Despite Mexico’s GDP being the 13th largest in the world, we are only ranked 22nd when it comes to clinical research investments.

It is proven that every single additional peso invested in clinical research by the pharmaceutical industry generates an indirect outcome of 1.63 peso, while every additional job created for clinical research activities generates 4.4 new jobs in return. I deeply believe that Mexico holds the potential to triple this current level of investment over the next five years.  Although we acknowledge the sheer improvements that COFEPRIS has already implemented, certain administrative and operative barriers however still need to be removed in order to fulfill this objective.

In April, AMIIF held its second Health Innovation Week – gathering key figures from academia, government officials and the entire healthcare value chain. What were the main objectives and outcomes of this second edition?

The theme of our Second Health Innovation Week, which gathered more than 1500 attendees and seven international keynote speakers, was “health as a detonator of productivity”. AMIIF’s goal was to gather the most recent information and data from respected experts and researchers, in order to provide the government with strong rationales that could contribute to better decision-making when it comes to health spending.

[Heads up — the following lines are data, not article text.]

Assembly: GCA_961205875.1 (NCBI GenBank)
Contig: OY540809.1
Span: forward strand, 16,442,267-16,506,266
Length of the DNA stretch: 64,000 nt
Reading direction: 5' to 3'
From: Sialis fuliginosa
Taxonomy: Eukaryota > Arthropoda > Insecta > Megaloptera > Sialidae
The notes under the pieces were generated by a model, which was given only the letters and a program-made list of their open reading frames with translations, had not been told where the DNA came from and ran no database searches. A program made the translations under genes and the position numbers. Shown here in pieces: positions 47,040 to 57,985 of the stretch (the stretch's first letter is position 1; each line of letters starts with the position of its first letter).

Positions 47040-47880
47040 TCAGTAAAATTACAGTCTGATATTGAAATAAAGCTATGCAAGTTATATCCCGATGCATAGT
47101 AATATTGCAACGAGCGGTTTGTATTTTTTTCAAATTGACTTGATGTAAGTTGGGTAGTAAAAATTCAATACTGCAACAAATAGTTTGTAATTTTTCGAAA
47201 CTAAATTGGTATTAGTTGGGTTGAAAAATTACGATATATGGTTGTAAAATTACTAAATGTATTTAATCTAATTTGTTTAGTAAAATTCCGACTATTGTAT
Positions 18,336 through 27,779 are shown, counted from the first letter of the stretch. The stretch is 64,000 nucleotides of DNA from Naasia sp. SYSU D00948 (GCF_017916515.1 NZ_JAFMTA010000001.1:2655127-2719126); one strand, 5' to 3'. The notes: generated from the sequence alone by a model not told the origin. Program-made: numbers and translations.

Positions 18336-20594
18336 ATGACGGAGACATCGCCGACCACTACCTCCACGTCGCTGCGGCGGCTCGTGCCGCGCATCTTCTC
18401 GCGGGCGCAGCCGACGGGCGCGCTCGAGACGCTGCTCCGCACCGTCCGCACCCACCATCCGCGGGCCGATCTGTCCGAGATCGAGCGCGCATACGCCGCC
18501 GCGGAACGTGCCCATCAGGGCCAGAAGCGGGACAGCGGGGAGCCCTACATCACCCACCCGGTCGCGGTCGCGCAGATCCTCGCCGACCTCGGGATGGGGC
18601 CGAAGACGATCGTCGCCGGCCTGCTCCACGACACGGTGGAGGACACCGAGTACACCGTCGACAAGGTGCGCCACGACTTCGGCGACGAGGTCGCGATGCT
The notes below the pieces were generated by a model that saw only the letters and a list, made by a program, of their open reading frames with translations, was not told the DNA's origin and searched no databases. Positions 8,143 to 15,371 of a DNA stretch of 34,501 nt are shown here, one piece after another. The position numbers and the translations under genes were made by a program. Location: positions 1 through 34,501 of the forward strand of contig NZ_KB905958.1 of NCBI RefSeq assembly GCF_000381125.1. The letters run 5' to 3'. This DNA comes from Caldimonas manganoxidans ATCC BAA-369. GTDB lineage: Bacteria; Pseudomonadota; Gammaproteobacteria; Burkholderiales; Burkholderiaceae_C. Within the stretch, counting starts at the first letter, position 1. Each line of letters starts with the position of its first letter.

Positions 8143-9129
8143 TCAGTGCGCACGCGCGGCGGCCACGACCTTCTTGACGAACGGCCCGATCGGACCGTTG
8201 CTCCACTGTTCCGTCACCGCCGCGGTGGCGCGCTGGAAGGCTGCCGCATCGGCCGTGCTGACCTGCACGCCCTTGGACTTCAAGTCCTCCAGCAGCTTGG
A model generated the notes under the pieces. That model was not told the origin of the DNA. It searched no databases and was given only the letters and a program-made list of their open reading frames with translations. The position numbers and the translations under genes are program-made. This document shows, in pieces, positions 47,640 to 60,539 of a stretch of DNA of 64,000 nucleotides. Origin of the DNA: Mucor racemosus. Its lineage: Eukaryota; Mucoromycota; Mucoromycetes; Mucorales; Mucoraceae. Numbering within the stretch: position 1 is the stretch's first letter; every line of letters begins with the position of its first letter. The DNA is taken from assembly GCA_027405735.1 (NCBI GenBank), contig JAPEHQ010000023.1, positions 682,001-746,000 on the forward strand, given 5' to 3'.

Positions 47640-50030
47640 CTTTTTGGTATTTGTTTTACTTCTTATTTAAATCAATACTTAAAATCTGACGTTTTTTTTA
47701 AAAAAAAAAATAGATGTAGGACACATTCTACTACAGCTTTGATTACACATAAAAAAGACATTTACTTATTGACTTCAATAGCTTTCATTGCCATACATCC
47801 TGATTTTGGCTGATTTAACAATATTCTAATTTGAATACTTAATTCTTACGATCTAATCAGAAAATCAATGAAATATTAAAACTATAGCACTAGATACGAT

Dr. Brendan Shaw, Assistant Director General at the International Federation of Pharmaceutical Manufacturers & Associations (IFPMA), for instance explained how specific it is to measure pharmaceutical innovation. As an example, there are around 7000 new molecules under evaluation at the moment. Out of these 7000 molecules, only ten will probably one day arrive on the market, while the industry still has to pay for all the unsuccessful molecules.

80 percent of patients that have early access to treatments can be productive again and continue to contribute to the well-being of their family.

Dr. Frank Lichtenberg Courtney, Professor of Business at Columbia University, NY presented the outcomes of different studies conducted in various countries, showing that early access to innovative treatments has a two-fold positive impact. First of all, early access helps improve the quality of life of patients under treatment, while also contributing to increasing the overall life expectancy of the population. In Mexico, life expectancy over the last five years has been progressing at one-third of the pace of the average growth rate of the rest of OECD. Mr. Lichtenberg also explained that in Canada, where prevalence of cancer has maintained over the last few years, the early access to innovative treatments allowed to reduce by 20 percent the number of premature deaths caused by cancer. Furthermore, he explained that in the US, 80 percent of patients that have early access to treatments can be productive again and continue to contribute to the well-being of their family.

AMIIF has evolved tremendously over the last two years. How would summarize the association’s fundamental objective? 

Within the upcoming years, we want to ensure that health becomes a key priority in the government’s agenda, in order to enhance the positive impact on productivity and competitiveness.